YOU JUST CAN'T WIN. THERE HAS TO BE A BETTER WAY.
I can recall the long days working at Marty's stone cutting shop in Islip, NY. Each worker had a station from where he could see their fellow workers in their general area of the production line. However, because we cut stone with sand blasters, chisel and hammer, seldom could one hear others speak. My closest friend and fellow worker at the shop, Dave, called us the mole people because we were at work before the sun rose and left after it set; everyday but weekends - when I then spent my days to cut stone on cemetery grounds.We worked hard but family expenses, LILCO (Long Island Electric Company) and Marty's shop pigeonholed us from a life worthwhile. Often Dave commented, and I agreed that YOU JUST CAN'T WIN. THERE HAS TO BE A BETTER WAY.
At that time my lifelong friend, Artie Turco 1949-1996, visited me one Saturday while I headed out to St. Charles Cemetery to inscribe additional names to existing stones above newly interred burial plots. He flagged me down along Sunrise Highway between Deer Park Avenue and Hubbard's Path (pointedly mentioned because in 1975, except for a nondescript motel that sat on this strip that is also part of Belmont State Park, Artie and I sat on the busy highway alone except for the stretch of trees that filled the park. Clamor of traffic behind us, nature before us.) Artie's wife, Bessie, had just delivered Evans Colby - known to the world today as Bucky Turco, publisher of New York Animal Magazine. The tiny family of Artie, Bessie, their daughter Jess and now the boy overwhelmed Artie. YOU JUST CAN'T WIN. THERE HAS TO BE A BETTER WAY. So he came to tell his closest friend that from that spot on Sunrise Highway he was headed directly for the road and California; alerting no one else. He returned many years later, but the Artie I grew up with never returned.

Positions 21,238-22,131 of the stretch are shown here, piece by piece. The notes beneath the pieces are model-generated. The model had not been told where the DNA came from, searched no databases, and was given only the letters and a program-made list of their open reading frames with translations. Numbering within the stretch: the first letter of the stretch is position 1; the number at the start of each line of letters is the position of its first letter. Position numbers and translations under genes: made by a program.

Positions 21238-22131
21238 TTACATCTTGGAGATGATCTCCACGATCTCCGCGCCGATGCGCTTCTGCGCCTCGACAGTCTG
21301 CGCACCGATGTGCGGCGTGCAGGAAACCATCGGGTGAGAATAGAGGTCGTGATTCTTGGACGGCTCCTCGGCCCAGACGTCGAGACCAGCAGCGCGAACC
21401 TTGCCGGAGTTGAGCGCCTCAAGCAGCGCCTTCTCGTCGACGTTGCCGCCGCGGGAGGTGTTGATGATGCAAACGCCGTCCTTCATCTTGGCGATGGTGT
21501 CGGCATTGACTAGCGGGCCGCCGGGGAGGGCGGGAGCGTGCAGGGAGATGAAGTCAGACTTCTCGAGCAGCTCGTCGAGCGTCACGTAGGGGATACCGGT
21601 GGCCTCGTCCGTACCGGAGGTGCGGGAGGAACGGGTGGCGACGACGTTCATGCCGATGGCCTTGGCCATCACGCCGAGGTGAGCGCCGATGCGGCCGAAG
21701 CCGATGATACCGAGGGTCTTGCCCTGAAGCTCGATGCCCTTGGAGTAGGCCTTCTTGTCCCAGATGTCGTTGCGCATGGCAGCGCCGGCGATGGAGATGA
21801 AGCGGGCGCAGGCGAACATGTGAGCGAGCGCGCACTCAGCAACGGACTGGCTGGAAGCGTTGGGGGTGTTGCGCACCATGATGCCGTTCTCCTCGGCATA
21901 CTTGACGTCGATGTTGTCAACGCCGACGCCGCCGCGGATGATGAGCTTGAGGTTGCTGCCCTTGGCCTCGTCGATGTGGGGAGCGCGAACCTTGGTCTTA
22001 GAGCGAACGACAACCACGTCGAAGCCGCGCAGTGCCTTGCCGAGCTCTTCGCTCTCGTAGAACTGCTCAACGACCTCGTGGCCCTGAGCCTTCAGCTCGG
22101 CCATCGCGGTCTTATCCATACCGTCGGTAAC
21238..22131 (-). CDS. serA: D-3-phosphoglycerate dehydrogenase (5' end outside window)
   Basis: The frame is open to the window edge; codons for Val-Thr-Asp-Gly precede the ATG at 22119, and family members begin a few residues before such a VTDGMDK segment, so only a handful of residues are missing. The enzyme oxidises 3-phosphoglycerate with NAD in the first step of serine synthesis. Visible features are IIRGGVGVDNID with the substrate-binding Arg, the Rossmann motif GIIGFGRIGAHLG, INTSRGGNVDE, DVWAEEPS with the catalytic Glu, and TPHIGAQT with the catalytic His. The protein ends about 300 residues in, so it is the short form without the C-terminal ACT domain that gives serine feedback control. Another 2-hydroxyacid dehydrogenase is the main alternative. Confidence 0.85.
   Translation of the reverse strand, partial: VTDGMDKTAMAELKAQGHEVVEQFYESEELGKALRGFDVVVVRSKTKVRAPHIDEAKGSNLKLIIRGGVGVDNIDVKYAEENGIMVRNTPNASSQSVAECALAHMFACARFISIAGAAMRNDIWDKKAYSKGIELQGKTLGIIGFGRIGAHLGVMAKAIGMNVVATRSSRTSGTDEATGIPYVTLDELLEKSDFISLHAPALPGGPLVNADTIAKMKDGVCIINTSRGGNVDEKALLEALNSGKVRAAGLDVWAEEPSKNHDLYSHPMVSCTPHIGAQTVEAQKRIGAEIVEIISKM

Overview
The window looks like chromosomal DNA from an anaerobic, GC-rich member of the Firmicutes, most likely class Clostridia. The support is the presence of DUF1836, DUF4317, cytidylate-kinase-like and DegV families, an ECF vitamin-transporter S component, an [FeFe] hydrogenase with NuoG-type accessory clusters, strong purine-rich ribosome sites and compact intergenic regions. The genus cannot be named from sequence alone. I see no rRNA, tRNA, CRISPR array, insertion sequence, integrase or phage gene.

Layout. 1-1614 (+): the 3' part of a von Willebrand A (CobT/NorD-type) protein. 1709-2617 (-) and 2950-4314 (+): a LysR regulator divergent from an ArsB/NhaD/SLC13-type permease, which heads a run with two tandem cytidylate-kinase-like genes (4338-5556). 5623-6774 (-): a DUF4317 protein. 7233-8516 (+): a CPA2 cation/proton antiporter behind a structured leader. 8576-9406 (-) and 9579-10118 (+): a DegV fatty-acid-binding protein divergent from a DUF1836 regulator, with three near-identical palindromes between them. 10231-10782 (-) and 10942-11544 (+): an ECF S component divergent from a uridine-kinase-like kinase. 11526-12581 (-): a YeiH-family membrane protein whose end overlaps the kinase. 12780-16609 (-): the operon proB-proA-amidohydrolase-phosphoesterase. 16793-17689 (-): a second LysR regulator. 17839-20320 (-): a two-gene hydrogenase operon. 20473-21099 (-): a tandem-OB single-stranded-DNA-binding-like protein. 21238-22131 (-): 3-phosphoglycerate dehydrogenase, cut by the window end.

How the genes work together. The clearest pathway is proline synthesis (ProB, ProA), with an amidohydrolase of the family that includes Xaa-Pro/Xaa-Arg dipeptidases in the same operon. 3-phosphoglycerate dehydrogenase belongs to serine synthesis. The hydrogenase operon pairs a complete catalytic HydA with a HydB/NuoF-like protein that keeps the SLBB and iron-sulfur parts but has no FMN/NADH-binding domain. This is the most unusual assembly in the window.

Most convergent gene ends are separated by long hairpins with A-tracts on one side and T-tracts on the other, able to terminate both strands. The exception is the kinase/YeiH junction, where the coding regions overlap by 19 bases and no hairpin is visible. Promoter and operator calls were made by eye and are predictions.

YOU JUST CAN'T WIN. THERE HAS TO BE A BETTER WAY. Those words rang in my ears for a long time. Especially while I built businesses and had social and monetary success; all earned dearly and filled with toil.
Then I met Desert Joe. While schooling for my architectural drawing degree at Island Drafting Institute a student had arrived from "out west." Because I was many years older than anyone in my classes and the Joe from "out west" was a couple years older than I, we were purposely introduced. Imagine "Jim from Taxi" and you got Joe. And he gained the nickname Desert Joe because he had spent the last 10 years in the Mojave desert - after being the United States' number one programmer during the 60's - all that Assembly language made him take a left turn one day and never turn back - like Artie did. YOU JUST CAN'T WIN. THERE HAS TO BE A BETTER WAY.
But DJ - Desert Joe - found the better way, the sleigh of hand that can win the game - "Don't play." He told me. "The rich require you to work, so they don't need to. The 'MAN' needs you to step in line so he can watch you. Big money needs you to struggle in order to make themselves money. Drop out and that all goes away. Don't play." There is a better way - don't play.